May 1, 2019
The Benefits of a Jones Act Waiver for Liquified Natural Gas
The Trump Administration is considering waiving the requirements of a 1920 law that is forcing American natural gas consumers without pipeline access to buy from foreign suppliers. The Jones Act requires that all goods traded between domestic ports be shipped on American-built, American-flagged, and American-crewed vessels, but there are no American-built liquified natural gas tankers. AAF’s Director of Energy Policy Philip Rossetti examines the arguments for the Jones Act and concludes that they do not justify rejecting a waiver.
His primary points:
- The Jones Act is forcing Americans in New England and Puerto Rico to purchase more expensive foreign natural gas, undermining the national security intentions of the Jones Act;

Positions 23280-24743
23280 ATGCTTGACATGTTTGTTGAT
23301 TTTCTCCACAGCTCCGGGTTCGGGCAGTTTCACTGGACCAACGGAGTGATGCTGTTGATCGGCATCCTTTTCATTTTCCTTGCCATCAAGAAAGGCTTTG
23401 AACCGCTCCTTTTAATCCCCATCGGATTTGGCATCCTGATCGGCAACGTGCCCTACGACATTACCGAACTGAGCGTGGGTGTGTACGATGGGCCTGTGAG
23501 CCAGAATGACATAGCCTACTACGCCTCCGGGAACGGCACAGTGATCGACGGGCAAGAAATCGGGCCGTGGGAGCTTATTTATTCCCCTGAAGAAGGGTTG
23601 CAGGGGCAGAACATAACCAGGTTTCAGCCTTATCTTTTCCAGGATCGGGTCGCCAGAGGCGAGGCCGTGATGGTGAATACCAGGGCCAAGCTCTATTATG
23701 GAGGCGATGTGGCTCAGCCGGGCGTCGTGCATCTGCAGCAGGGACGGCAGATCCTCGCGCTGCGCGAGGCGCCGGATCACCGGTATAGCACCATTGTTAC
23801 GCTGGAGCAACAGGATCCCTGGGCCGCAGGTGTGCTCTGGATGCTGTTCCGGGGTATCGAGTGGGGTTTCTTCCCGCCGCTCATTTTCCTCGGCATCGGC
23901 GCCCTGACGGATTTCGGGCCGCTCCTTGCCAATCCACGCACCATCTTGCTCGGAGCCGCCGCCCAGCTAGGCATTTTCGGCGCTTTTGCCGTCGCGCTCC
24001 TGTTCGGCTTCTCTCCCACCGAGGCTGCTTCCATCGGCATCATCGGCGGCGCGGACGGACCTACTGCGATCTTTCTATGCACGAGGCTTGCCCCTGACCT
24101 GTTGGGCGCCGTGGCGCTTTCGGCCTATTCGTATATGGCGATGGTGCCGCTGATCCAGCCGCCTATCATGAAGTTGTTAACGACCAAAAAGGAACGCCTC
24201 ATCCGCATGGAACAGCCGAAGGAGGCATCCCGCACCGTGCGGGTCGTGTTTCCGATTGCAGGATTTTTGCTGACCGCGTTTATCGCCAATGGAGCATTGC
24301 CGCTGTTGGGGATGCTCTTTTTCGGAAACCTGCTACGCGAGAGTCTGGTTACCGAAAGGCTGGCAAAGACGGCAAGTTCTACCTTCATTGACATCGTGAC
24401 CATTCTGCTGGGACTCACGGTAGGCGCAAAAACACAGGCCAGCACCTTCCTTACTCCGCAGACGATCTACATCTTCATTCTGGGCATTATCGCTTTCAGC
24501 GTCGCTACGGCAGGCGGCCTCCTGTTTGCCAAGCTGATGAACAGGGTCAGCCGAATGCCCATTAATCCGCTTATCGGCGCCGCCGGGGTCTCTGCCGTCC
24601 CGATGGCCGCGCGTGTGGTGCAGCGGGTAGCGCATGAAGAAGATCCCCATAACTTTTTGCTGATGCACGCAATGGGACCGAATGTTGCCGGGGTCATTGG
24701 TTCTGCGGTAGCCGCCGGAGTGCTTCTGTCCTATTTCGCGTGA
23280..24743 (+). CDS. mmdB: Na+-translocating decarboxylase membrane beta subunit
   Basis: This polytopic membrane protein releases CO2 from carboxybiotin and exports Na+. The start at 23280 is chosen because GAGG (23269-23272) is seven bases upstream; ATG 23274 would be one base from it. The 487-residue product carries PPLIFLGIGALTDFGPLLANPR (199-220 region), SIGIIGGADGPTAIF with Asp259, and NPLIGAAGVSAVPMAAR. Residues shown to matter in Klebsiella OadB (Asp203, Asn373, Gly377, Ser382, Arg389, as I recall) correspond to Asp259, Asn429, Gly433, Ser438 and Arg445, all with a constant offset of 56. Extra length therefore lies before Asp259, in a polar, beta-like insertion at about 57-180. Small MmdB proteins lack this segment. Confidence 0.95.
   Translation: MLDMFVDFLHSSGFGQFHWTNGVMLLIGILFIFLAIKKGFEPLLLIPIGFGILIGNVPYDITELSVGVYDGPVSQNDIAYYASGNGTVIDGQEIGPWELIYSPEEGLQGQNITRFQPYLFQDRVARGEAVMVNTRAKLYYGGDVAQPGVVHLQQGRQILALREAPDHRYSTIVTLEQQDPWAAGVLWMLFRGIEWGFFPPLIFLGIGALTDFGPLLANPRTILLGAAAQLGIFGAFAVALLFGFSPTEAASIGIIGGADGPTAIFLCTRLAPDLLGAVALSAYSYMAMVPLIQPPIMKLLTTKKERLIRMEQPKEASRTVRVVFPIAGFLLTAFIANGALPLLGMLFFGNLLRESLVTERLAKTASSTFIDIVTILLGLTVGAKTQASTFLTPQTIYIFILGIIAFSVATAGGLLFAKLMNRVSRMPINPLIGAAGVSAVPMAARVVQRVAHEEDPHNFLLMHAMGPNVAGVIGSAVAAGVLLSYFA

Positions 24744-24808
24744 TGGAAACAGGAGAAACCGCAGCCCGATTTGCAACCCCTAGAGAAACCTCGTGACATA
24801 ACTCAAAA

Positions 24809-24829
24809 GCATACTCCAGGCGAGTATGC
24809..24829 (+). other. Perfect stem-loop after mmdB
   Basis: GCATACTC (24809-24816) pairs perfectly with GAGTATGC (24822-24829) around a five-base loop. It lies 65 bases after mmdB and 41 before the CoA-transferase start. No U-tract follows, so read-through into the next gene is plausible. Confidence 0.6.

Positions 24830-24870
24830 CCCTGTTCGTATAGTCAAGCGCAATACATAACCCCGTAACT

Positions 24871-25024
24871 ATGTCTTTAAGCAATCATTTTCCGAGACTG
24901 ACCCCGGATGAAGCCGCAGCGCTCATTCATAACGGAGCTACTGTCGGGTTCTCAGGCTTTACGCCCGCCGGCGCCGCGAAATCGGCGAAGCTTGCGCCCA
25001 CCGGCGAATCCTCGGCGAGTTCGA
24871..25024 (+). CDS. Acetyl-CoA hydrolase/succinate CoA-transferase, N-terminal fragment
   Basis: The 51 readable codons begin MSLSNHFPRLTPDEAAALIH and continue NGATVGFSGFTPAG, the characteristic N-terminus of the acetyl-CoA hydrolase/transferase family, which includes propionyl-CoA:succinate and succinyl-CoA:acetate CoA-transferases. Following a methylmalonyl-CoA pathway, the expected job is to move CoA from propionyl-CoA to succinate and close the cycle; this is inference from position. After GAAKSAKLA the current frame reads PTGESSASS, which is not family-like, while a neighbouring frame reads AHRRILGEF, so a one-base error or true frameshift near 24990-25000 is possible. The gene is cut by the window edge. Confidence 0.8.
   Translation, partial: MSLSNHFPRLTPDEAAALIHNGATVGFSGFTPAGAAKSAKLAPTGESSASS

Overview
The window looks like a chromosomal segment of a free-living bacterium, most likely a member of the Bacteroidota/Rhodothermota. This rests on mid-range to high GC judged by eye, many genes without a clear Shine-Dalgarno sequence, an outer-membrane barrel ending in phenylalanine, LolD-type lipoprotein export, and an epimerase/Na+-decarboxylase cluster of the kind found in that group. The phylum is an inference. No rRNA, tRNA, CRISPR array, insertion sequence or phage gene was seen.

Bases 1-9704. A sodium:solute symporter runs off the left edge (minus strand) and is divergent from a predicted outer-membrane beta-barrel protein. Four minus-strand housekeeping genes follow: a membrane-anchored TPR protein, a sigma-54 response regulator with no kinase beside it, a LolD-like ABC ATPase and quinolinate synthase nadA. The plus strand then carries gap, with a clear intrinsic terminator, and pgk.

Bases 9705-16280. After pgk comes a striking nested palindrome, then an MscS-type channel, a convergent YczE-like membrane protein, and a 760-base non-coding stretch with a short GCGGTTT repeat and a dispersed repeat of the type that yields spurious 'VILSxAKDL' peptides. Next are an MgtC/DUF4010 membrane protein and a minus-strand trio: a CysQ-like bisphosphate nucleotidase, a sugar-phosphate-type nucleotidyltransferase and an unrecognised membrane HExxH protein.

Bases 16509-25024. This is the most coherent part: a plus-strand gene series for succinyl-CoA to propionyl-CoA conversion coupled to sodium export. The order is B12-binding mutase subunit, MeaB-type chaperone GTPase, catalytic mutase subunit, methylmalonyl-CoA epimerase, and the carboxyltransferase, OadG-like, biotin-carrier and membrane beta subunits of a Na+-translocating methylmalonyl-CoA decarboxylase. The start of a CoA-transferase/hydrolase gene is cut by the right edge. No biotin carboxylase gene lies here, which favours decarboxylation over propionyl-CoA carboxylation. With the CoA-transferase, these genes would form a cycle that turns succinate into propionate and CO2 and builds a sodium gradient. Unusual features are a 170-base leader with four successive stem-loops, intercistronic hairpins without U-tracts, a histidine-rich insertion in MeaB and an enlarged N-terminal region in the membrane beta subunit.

- The Jones Act raises the costs of domestically shipped products, as American vessels are more expensive to use, but even with government protections the industry is in marked decline; and
- The Jones Act is not an effective policy for supporting the shipbuilding industry, and the national security objectives of naval procurement and sealift capacity would be better served by alternative policies.